”There are measurements too small for taking/ There are imperatives too large to see.”
Some albums function like puzzle boxes with each finger hold that unlocks a facet simultaneously obscuring others. While on the surface this might seem frustrating but for true music lovers it’s a gift to receive something that only gives up its secrets to those willing to fidget, twist and worry over it with not entirely voluntary determination. So much music today arrives pre-explicated and partially digested to make it easy to consume, but for a certain breed of listener it’s nifty to find a work eager to push boundaries and explore the recombinant possibilities of the modern age.
However, such “puzzle boxes” aren’t always much fun, the traditional pleasures of melody, romance and raw energy traded for noise, obfuscation and conscious distance. So, it’s an even more distinct treat to discover a complex yet utterly visceral album like Cavalcade (released on May 21 on swell Massachusetts indie label Signature Sound and available here), the second outing from Cold Satellite. Built around the core of poet Lisa Olstein and justifiably noted singer-songwriter Jeffrey Foucault, Cold Satellite began life after Olstein handed Foucault a sheaf of unused poems and fragments to forge into songs. As high-minded as the concept sounds, once Foucault and his sparring partners – drummer Billy Conway (Morphine), bassist Jeremy Moses Curtis (Booker T), electric guitarist David Goodrich (Chris Smither), pedal steel player Alex Mccollough, and multi-instrumentalist Hayward Williams [whose 2007 solo album Another Sailor’s Dream is worth your attention] – start tearing at and gnawing on the material it becomes as earthy as a good cry or sweaty commingling.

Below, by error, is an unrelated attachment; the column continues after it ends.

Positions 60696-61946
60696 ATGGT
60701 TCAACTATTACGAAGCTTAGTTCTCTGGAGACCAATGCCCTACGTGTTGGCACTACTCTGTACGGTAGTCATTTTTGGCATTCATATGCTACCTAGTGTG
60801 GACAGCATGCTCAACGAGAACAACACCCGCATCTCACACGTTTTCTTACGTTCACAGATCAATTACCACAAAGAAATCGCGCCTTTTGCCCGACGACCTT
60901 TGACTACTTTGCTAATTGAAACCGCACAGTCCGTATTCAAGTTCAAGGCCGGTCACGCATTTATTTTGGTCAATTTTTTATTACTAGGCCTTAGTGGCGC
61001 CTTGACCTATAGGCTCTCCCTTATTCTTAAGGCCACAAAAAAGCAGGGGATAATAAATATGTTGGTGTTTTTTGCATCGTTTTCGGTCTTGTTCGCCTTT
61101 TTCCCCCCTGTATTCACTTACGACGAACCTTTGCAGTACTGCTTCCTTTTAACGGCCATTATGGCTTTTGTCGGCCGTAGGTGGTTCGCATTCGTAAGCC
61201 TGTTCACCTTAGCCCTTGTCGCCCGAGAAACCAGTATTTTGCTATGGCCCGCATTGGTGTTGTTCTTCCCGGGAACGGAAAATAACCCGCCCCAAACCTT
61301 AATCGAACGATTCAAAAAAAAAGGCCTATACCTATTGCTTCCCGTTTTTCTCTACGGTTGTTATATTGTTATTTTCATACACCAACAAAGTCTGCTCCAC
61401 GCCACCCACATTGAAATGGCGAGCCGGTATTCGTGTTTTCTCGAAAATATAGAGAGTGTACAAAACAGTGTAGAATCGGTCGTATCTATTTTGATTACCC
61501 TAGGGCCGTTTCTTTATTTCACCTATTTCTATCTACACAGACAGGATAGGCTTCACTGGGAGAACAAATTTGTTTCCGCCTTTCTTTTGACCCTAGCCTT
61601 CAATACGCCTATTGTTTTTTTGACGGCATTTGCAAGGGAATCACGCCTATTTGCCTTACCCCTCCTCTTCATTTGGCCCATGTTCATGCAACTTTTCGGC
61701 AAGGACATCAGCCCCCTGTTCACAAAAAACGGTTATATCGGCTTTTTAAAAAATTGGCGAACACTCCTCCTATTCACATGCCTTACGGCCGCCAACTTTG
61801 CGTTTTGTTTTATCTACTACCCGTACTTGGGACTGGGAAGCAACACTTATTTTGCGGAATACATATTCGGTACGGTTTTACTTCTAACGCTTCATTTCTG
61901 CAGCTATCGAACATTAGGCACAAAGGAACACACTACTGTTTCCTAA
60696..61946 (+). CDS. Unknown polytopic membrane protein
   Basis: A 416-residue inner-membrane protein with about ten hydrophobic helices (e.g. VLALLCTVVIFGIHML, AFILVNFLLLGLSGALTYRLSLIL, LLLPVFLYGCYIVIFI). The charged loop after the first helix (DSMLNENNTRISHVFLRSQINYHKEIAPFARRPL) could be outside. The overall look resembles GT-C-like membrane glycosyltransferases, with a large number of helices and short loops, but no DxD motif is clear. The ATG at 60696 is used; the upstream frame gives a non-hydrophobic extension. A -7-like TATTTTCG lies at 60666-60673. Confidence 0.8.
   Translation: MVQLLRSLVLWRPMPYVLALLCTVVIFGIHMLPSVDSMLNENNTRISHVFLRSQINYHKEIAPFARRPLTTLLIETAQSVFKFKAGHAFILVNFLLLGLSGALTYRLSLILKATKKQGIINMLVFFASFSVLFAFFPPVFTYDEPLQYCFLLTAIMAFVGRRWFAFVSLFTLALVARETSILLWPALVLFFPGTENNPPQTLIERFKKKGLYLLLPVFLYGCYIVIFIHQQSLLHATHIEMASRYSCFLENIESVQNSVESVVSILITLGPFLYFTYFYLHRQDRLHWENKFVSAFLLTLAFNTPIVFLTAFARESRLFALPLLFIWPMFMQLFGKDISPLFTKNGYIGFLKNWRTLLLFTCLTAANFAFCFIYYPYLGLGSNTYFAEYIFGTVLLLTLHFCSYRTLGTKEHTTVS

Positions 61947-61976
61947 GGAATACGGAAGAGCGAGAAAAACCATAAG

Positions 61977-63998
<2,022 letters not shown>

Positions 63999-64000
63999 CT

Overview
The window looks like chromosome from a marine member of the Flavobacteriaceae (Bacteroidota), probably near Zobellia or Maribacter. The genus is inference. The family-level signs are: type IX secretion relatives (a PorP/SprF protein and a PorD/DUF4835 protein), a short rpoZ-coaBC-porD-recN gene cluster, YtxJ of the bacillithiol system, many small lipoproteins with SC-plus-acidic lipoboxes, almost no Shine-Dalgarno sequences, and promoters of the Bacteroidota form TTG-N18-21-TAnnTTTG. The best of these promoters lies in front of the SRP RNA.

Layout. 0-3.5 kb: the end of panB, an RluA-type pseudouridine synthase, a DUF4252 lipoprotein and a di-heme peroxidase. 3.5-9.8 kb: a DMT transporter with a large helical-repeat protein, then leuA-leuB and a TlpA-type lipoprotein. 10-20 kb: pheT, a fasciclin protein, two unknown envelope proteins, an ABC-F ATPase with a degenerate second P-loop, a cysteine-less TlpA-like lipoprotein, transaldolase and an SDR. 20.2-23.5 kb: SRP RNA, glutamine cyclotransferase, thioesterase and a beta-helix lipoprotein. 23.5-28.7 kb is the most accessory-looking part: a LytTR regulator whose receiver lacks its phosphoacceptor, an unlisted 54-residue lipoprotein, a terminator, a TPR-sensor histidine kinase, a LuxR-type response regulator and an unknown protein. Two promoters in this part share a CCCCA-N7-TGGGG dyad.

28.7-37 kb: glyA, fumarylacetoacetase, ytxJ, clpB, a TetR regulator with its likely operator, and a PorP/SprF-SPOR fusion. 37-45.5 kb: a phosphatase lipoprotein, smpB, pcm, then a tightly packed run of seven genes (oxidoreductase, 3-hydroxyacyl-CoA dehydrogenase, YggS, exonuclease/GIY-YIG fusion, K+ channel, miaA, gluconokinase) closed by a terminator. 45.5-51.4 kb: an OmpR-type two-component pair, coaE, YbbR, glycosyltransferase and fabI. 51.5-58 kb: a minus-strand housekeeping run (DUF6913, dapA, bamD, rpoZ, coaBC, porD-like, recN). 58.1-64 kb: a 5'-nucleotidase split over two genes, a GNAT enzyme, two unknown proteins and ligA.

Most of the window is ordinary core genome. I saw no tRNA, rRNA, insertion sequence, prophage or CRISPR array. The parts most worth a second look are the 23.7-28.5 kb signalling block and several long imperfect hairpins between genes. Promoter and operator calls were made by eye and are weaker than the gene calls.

The band’s sound shares something in common with Jason Isbell, Ryan Bingham and John Murry, but more than anything, in tone and texture, Cold Satellite recalls The Cardinals at their feverish best but without all the baggage Ryan Adams brought to the table. Things rattle and roam in this music, whispers and screams hitting with equal intensity, and always the blood, muscle and deep feeling of fleshy, fracture riddled human beings powering the notes. As Foucault explains in this interview, the spiritual guides for Cavalcade were Neil Young’s Tonight’s The Night and the Faces’ Ooh La La – two classics as gutbucket right and emotionally jagged as anything rock has mustered – and Cavalcade holds its own in this grimy, illustrious company.
Movement, even if only the grinding wheels in one’s head, is everywhere on this album, midnight trains echoing in the distance as clouds drag their arms across the sky. Like most of Foucault’s solo work, Cavalcade is a superb driving record, a soundtrack for going somewhere/anywhere, devouring distance and opening up space. And like a similarly unorthodox but undeniably rockin’ Impound obsession from a few years back – Shooter Jennings’ Black Ribbons – it’s an album you’ll want as a companion, perhaps your sole companion, as you set out on a personal journey, its wide leaping verses and rollicking & tender passages just the sustenance one needs for long roads and profound thinking. That it’s also kinda perfect for pounding beers and getting lit as you annoy your neighbors with volume-distorted speakers on a moonlit night is part of Cavalcade and Cold Satellite’s simmering, charmingly contradictory magic.